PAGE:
EGU General Assembly 2023
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the Creative Commons Attribution 4.0 License.

Combined natural and numerical-modeling constraints on subduction interface strength at deep metamorphic conditions

Ana Lorena Abila, Whitney Behr, and Jonas Ruh
Ana Lorena Abila et al.
  • Structural Geology and Tectonics, Geological Institute, Department of Earth Sciences, ETH Zürich, Zürich, Switzerland (

The integrated stress magnitude or bulk effective viscosity of subduction interface shear zones is a key component of both long- and short-term subduction dynamics. Current constraints on average subduction interface viscosity come from laboratory flow laws for subduction-related rock types and range from 1018 Pa.s (quartz-rich lithologies) to 1023 Pa.s (metabasaltic lithologies) for typical subduction strain rates and viscous subduction interface conditions (e.g. T between 400-900 °C). However, this viscosity range is based on end-member flow laws, which means it likely overestimates the true range in viscosity that is possible along the subduction interface. In nature, subduction shear zones are commonly a mixture of multiple rock types in various distributions (e.g. clast-matrix melanges); and furthermore, natural shear zones show a range in width from place to place, suggesting varying strain rates. Our goal in this study is to place more precise bounds on the global range of shear zone viscosity (or integrated shear stress) for natural subduction shear zones at deep subduction conditions. To do so, we curated a set of 9 geologic maps of eclogite facies shear zones from existing literature, focusing on those that a) show minimal retrogressive overprint, b) have defined shear zone widths, and c) have well-constrained PT conditions. These maps were digitized and implemented in a simple shear visco-elasto-plastic numerical model with constant strain rate (10-12 s-1) boundary conditions and experimentally constrained flow laws assigned to each rock type, including eclogite (eclogite mafic blocks), wet quartz (quartz-rich blocks, schists, gneisses), blueschist (blueschist mafic blocks), wet olivine (peridotites), antigorite (serpentinites), and aragonite (calcareous blocks). Numerical experiments  ran for a restricted amount of time steps to assure  steady-state stress/viscosity (<10 ky). Resulting integrated shear stresses and viscosities were then compared for the different example shear zones. Initial results indicate that natural shear zones should exhibit effective viscosities that vary by at least 1-2 orders of magnitude at a specific temperature, depending on the distribution of weak vs. strong blocks and the matrix rheology. Additional results and statistical analysis of all of the shear zones will be presented at the meeting.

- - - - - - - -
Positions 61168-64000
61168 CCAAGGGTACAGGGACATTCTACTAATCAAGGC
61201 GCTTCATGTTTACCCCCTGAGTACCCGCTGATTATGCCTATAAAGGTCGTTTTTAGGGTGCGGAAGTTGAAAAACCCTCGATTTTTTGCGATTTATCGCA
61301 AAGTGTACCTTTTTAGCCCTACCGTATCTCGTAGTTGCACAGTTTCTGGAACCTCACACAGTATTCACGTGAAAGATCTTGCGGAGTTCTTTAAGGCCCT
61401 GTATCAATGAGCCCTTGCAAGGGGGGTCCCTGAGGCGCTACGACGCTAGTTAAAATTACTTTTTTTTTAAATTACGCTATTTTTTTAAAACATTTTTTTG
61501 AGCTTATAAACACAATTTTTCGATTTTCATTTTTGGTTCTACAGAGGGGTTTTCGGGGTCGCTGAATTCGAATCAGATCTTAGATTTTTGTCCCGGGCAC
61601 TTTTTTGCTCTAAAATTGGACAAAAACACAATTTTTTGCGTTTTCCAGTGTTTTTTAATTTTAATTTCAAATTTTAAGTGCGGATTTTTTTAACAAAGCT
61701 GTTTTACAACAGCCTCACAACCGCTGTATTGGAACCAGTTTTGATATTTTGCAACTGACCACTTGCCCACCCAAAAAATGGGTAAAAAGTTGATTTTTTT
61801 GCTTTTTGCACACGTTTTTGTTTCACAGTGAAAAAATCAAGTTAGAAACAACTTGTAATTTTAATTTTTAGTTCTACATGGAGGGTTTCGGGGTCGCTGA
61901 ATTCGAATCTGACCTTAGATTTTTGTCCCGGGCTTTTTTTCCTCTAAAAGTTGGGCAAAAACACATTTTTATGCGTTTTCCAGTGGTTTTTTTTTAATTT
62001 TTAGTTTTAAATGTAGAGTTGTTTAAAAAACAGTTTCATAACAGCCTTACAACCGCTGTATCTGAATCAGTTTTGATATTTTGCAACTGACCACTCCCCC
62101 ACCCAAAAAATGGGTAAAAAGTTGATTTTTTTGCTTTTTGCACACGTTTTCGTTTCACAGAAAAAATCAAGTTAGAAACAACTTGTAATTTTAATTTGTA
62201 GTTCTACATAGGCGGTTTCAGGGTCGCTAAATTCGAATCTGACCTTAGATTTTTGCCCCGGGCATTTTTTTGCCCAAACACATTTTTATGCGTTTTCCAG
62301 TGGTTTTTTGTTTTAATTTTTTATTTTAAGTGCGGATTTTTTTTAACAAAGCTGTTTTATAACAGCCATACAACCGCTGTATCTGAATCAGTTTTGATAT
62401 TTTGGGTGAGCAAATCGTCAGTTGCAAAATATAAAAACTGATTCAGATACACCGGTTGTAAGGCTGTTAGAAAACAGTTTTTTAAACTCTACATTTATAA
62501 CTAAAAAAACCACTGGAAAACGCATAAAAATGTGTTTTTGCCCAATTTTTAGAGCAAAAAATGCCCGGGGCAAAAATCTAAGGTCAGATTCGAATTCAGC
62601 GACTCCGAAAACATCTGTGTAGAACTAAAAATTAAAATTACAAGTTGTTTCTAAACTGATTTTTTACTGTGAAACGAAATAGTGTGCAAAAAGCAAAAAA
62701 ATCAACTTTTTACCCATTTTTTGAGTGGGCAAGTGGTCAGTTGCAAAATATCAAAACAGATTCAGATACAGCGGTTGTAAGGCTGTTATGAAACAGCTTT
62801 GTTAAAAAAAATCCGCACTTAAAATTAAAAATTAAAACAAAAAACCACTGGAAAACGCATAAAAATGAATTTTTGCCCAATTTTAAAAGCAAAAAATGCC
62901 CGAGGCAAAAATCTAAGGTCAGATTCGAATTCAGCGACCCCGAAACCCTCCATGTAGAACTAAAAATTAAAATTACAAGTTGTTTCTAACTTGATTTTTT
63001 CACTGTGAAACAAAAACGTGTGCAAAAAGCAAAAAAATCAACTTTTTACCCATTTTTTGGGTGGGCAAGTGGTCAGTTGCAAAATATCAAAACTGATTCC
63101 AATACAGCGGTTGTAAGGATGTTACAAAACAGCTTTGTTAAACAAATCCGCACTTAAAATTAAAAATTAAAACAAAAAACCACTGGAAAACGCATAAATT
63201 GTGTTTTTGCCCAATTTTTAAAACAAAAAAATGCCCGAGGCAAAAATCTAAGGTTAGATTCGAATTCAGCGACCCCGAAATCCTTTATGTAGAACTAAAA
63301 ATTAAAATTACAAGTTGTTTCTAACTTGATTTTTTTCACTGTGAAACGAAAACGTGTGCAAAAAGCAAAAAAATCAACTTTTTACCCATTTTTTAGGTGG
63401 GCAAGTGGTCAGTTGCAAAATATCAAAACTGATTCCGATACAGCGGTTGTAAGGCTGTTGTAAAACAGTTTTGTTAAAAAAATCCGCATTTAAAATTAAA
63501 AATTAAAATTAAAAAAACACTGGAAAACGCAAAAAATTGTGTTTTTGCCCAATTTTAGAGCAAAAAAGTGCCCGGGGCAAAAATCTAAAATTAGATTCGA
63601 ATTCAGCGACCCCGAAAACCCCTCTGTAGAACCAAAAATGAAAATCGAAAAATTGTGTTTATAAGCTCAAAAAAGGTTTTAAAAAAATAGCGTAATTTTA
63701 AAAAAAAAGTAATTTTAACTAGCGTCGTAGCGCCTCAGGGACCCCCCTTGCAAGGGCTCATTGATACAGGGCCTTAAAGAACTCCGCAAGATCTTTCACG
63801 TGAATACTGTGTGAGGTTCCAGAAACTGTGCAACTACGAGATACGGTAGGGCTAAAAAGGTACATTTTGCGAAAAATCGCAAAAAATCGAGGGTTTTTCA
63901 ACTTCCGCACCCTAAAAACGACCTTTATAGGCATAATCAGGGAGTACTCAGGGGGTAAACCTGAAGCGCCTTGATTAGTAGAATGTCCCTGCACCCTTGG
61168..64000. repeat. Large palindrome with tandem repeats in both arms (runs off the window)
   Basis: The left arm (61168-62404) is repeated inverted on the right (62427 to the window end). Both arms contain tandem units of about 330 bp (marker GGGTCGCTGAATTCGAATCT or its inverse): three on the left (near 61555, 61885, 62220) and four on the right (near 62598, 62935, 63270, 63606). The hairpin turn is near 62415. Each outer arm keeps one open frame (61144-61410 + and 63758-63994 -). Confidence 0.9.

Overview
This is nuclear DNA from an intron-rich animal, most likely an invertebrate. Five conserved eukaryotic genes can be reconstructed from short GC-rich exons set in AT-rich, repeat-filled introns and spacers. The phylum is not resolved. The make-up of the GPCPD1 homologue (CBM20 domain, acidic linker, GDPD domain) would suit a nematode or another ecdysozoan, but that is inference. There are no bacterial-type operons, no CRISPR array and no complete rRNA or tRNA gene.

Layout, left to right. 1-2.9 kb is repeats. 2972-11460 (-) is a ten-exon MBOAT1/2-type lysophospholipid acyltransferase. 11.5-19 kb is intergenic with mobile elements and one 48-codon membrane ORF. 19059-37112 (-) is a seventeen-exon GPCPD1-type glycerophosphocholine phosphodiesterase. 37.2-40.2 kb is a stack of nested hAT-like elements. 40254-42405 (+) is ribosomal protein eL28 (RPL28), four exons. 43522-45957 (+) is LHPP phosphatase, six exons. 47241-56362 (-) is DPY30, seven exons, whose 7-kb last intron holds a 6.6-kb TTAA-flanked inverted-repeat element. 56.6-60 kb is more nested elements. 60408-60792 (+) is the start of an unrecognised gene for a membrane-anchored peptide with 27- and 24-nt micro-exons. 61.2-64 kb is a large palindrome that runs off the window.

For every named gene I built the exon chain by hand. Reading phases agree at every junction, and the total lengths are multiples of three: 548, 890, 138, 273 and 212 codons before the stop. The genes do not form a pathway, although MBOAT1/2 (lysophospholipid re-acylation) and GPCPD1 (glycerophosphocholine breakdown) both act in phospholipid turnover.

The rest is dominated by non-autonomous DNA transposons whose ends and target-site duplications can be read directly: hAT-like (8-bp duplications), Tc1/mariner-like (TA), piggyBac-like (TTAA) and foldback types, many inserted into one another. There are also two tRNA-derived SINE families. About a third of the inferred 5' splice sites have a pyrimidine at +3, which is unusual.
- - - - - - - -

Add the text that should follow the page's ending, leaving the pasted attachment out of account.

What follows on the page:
How to cite: Abila, A. L., Behr, W., and Ruh, J.: Combined natural and numerical-modeling constraints on subduction interface strength at deep metamorphic conditions, EGU General Assembly 2023, Vienna, Austria, 24–28 Apr 2023, EGU23-7467,, 2023.

Supplementary materials

Supplementary material file